Despite being one of around 200 applicants, Mr Lane got the job after a rigorous recruitment process that involved sitting in on meetings, going out for dinner with the owners and being interviewed by all departments.

Avoiding the wolves

Prior to going down the employee ownership route, Mr and Mrs Schofield did entertain the idea of a trade sale. While initial discussions would start off well, words such as “integration” and “consolidation” would start to creep into conversation.

“What Mr and Mrs Schofield acknowledged is that the company had grown and been successful not by their efforts alone, the people around them had a significant impact on that,” adds Mr Lane. “They didn’t want to cast the employees to the wolves for personal gain.”

A growing trend

Employee ownership is currently growing at more than 10 per cent a year, according to the Employee Ownership Association (EOA). Mr Lane believes that employee ownership can help bridge the growing wealth inequality in society.

“In many companies, the CEO or managing director will take a salary and then they’ll take the biggest share of all the profit distributions that follow that, whether it be a bonus or some kind of share option. The wealthy get wealthier,” he says.

“We don’t allow that here. It’s not right, we get paid well to do our jobs. The distribution of the company being successful is entirely down to all of the parts of the company working in harmony.”

No room for greed

Many companies are missing out by not going down the employee-owned route, according to Mr Lane.

“You go to any management seminar and there will be words like engagement, empowerment, employee integration, stuff like that,” he adds.

“Actually what they mean is they want somebody to take on more responsibility and do more work while the corporate greed culture keeps the maximum amount of money for those at the top.”

Christmas comes early

As managing director, Mr Lane has the biggest salary in the business and therefore he feels it would be unfair for him to be paid a disproportionate bonus.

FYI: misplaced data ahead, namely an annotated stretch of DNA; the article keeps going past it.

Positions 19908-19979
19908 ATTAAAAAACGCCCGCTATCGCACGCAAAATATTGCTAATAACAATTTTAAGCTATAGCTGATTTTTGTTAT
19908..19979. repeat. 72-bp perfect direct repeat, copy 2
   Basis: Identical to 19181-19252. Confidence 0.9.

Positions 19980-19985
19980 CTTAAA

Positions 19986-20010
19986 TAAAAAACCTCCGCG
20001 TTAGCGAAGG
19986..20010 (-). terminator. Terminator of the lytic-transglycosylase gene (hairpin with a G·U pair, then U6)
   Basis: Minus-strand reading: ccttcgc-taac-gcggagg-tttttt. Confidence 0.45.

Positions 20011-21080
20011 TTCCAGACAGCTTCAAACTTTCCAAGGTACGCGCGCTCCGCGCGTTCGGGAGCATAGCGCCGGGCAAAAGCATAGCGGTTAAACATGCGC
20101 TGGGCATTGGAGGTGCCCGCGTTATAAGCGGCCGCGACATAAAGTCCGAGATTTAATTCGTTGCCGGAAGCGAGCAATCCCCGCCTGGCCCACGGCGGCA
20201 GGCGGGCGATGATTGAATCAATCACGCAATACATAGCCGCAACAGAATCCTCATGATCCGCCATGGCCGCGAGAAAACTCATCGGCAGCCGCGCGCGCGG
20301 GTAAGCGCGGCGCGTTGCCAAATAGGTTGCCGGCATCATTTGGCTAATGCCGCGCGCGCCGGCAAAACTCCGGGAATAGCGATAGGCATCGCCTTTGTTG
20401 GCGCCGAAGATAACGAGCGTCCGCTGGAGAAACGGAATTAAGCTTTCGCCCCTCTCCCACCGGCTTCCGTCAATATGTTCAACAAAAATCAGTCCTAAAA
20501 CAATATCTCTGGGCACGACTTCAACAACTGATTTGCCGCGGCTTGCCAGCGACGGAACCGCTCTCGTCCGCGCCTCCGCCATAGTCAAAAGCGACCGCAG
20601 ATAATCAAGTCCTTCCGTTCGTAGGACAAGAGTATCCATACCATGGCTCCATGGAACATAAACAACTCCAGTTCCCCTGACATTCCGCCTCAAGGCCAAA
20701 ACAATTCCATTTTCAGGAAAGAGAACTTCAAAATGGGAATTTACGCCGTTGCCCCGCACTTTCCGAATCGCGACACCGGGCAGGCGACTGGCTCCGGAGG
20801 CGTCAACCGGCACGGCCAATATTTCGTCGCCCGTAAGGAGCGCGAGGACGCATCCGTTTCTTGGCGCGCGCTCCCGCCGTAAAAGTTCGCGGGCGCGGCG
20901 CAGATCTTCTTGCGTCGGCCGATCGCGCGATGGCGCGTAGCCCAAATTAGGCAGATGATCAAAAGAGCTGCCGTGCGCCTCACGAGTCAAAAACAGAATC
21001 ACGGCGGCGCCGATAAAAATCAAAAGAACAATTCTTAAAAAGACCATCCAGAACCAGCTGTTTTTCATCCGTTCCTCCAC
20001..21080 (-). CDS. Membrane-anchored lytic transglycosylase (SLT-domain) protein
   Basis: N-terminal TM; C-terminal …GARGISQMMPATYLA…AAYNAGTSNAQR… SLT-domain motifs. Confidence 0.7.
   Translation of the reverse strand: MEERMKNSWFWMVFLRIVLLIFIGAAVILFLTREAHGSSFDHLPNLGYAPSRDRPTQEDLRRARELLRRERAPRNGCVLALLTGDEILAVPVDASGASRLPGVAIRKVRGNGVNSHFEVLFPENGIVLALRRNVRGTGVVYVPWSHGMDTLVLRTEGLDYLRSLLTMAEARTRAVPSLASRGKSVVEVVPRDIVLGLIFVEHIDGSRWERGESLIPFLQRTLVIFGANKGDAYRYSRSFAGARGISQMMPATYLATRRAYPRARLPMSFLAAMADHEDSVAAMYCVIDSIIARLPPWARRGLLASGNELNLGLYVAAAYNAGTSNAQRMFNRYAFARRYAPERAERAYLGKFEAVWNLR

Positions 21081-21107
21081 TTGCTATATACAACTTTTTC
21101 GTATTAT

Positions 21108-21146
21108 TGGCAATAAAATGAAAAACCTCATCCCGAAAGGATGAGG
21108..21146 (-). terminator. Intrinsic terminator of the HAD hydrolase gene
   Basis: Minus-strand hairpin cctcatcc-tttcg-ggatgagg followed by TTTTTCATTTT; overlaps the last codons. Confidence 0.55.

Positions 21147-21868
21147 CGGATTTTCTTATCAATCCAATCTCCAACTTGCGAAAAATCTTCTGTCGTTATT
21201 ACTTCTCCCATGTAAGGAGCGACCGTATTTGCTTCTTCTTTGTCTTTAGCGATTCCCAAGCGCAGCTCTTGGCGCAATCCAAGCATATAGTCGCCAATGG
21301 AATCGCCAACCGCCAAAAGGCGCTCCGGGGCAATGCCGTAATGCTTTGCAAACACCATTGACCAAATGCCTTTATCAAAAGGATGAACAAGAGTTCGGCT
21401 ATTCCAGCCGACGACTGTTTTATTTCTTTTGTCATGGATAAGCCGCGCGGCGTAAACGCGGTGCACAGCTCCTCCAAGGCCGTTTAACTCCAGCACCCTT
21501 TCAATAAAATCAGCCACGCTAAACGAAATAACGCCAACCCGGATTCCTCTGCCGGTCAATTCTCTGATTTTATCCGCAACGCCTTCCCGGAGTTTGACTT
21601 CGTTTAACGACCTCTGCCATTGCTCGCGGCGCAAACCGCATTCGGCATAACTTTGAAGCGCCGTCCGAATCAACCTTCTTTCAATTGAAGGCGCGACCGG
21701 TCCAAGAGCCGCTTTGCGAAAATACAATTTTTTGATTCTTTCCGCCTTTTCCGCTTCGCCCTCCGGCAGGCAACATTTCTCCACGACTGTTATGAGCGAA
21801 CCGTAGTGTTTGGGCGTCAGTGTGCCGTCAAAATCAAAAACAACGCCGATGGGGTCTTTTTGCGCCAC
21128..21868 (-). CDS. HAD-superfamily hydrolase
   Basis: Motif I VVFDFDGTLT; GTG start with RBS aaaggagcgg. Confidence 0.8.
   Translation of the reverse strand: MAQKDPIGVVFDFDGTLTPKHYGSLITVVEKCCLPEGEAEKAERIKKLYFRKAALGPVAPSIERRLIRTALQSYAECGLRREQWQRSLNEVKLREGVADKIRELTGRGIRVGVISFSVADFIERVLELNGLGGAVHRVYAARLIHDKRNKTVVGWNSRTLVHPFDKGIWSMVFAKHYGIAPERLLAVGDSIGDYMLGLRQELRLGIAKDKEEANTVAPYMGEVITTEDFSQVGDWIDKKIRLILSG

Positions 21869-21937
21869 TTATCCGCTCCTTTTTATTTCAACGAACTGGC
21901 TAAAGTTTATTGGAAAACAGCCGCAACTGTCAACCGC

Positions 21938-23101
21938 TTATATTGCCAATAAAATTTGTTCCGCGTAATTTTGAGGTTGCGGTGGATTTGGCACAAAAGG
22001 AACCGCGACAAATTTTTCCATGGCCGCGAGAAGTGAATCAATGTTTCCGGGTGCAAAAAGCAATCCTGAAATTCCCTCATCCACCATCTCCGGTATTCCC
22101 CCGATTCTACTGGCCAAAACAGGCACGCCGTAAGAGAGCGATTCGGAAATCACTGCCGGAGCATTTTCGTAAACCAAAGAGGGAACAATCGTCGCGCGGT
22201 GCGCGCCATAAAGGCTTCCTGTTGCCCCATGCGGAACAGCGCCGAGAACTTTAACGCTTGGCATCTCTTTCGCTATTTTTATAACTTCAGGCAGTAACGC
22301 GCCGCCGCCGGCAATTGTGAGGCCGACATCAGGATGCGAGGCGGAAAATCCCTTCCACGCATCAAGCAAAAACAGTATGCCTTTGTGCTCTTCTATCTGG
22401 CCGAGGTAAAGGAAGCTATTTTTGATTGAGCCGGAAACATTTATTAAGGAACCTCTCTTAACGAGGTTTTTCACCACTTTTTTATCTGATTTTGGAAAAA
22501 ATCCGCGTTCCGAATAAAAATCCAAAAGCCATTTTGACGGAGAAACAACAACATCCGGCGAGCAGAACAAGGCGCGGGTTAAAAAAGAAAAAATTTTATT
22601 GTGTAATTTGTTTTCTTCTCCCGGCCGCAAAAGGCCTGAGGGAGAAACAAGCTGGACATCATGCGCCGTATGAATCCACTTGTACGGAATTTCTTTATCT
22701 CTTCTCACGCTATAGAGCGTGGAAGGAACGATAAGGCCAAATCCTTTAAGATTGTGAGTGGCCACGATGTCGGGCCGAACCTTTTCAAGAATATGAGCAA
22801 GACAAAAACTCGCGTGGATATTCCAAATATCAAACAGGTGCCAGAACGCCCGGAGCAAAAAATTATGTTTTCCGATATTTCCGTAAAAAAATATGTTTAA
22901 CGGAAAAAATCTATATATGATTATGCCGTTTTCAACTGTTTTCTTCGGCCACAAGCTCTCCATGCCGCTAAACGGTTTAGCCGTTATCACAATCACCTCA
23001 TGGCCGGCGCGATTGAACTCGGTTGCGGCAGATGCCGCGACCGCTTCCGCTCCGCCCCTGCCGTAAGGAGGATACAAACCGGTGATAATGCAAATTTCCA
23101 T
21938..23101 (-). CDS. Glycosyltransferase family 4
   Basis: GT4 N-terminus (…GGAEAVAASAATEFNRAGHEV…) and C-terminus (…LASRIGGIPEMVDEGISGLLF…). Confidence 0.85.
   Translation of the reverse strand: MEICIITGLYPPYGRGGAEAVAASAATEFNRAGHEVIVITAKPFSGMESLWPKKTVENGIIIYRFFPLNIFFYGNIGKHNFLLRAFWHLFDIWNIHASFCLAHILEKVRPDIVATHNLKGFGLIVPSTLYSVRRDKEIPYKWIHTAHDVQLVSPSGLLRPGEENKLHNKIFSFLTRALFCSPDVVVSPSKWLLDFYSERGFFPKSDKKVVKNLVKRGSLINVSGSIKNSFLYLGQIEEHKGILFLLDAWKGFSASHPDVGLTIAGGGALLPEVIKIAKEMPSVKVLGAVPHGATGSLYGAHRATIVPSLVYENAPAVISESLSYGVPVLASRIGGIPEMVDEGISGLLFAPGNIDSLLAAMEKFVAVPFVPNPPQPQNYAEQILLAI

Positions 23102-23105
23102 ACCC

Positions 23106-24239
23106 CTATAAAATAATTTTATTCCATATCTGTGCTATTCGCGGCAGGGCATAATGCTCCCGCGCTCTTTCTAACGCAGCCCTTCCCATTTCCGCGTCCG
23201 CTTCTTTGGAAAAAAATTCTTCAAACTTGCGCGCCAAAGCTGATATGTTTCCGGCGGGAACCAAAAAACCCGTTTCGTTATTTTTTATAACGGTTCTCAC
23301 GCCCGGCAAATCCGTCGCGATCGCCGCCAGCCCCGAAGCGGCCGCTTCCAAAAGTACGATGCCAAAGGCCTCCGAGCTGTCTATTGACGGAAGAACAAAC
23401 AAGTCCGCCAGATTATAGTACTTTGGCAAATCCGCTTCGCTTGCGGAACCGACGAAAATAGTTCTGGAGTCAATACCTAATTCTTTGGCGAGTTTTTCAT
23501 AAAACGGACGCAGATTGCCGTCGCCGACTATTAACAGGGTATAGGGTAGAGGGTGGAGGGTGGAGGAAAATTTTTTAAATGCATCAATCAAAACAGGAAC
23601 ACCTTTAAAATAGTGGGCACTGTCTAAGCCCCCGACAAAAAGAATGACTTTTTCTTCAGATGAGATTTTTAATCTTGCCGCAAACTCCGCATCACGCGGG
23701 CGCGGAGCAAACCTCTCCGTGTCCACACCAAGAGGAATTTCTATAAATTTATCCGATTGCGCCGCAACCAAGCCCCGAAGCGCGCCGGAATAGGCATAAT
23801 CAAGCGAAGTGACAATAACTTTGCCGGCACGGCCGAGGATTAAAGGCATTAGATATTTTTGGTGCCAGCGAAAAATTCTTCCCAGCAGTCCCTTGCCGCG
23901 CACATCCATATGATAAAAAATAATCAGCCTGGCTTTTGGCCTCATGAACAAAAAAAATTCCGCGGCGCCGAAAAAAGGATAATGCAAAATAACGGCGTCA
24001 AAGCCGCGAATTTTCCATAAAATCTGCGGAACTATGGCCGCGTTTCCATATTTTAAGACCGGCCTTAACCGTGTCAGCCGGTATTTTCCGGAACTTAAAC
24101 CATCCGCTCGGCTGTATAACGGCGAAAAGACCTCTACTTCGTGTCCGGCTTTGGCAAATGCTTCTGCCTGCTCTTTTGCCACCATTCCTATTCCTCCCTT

Seeing staff receive what is to them a life-changing £3,500 bonus also gives him a feeling of accomplishment.

“They can do a lot with that. They can have things that they’ve never had before,” Mr Lane says.

“However people may tell you how big their houses are or how flash their car is, when you see people genuinely surprised, it’s like watching your kids open the best Christmas present ever when they were young.”

No return to old ways

Moving into the employee ownership sector initially proved “tremendously difficult” for Mr Lane personally.

“I was part of the system,” he says. “I had gone through various companies improving my position, salary and package each time.”

Ultimately, he wants to ensure that the business, which traces its roots back to 1795, is secure, stable and continues to provide employee satisfaction.

Would he ever return to a more corporate environment when his time at Union does eventually come to an end?

“I couldn’t do it,” Mr Lane says. “I could not work in a conventional structured business again.

“Now that I’ve tasted employee ownership and I’ve seen not only how well it can perform but how fulfilling it can be as a role I’d never go back.”

Curriculum vitae

Title: Managing director of Union Industries

Date of birth: 02/11/1964

Lives: Boroughbridge, North Yorkshire

Favourite holiday destination: The next one – life is an adventure, there are so many places to discover.

Last book read: Jack Reacher

Favourite film: Smokey and the Bandit (inset)

Favourite song: Johnny B Goode

Car driven: Jaguar, it’s British, and a vintage Land Rover, also British.

Most proud of: Two strong, intelligent and independent daughters

Education: Leeds Polytechnic – Engineering, Coventry University - Business.

Read an interview with the managing director of employee-owned Gripple

Court of staff opinion: The directors face re-election at the end of their respective three year terms in The Courtyard at Union Industries.

Court of staff opinion: The directors face re-election at the end of their respective three year terms in The Courtyard at Union Industries.

Lasting legacy: Paul Schofield and his wife Isobel Schofield sold Union Industries to its employees in 2014.

Lasting legacy: Paul Schofield and his wife Isobel Schofield sold Union Industries to its employees in 2014.